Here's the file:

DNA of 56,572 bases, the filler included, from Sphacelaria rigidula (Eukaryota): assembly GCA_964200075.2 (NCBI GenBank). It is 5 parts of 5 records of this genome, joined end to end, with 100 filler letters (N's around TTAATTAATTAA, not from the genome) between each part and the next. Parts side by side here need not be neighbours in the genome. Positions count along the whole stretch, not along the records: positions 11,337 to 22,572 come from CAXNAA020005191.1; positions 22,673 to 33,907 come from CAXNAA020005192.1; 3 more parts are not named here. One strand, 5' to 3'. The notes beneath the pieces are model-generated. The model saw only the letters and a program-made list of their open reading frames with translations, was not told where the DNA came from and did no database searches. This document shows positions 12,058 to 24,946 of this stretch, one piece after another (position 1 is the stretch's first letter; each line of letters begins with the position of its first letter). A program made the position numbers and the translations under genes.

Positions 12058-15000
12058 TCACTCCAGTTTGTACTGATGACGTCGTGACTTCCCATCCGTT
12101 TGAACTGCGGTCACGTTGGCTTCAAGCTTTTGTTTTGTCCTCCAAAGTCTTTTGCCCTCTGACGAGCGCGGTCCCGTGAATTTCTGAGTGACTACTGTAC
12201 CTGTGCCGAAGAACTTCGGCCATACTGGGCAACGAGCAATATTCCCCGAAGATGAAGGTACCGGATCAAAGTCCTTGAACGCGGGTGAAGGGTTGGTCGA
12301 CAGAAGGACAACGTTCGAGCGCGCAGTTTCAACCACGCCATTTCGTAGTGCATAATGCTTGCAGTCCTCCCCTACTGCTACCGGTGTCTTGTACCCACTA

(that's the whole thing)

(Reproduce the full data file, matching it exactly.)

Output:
DNA of 56,572 bases, the filler included, from Sphacelaria rigidula (Eukaryota): assembly GCA_964200075.2 (NCBI GenBank). It is 5 parts of 5 records of this genome, joined end to end, with 100 filler letters (N's around TTAATTAATTAA, not from the genome) between each part and the next. Parts side by side here need not be neighbours in the genome. Positions count along the whole stretch, not along the records: positions 11,337 to 22,572 come from CAXNAA020005191.1; positions 22,673 to 33,907 come from CAXNAA020005192.1; 3 more parts are not named here. One strand, 5' to 3'. The notes beneath the pieces are model-generated. The model saw only the letters and a program-made list of their open reading frames with translations, was not told where the DNA came from and did no database searches. This document shows positions 12,058 to 24,946 of this stretch, one piece after another (position 1 is the stretch's first letter; each line of letters begins with the position of its first letter). A program made the position numbers and the translations under genes.

Positions 12058-15000
12058 TCACTCCAGTTTGTACTGATGACGTCGTGACTTCCCATCCGTT
12101 TGAACTGCGGTCACGTTGGCTTCAAGCTTTTGTTTTGTCCTCCAAAGTCTTTTGCCCTCTGACGAGCGCGGTCCCGTGAATTTCTGAGTGACTACTGTAC
12201 CTGTGCCGAAGAACTTCGGCCATACTGGGCAACGAGCAATATTCCCCGAAGATGAAGGTACCGGATCAAAGTCCTTGAACGCGGGTGAAGGGTTGGTCGA
12301 CAGAAGGACAACGTTCGAGCGCGCAGTTTCAACCACGCCATTTCGTAGTGCATAATGCTTGCAGTCCTCCCCTACTGCTACCGGTGTCTTGTACCCACTA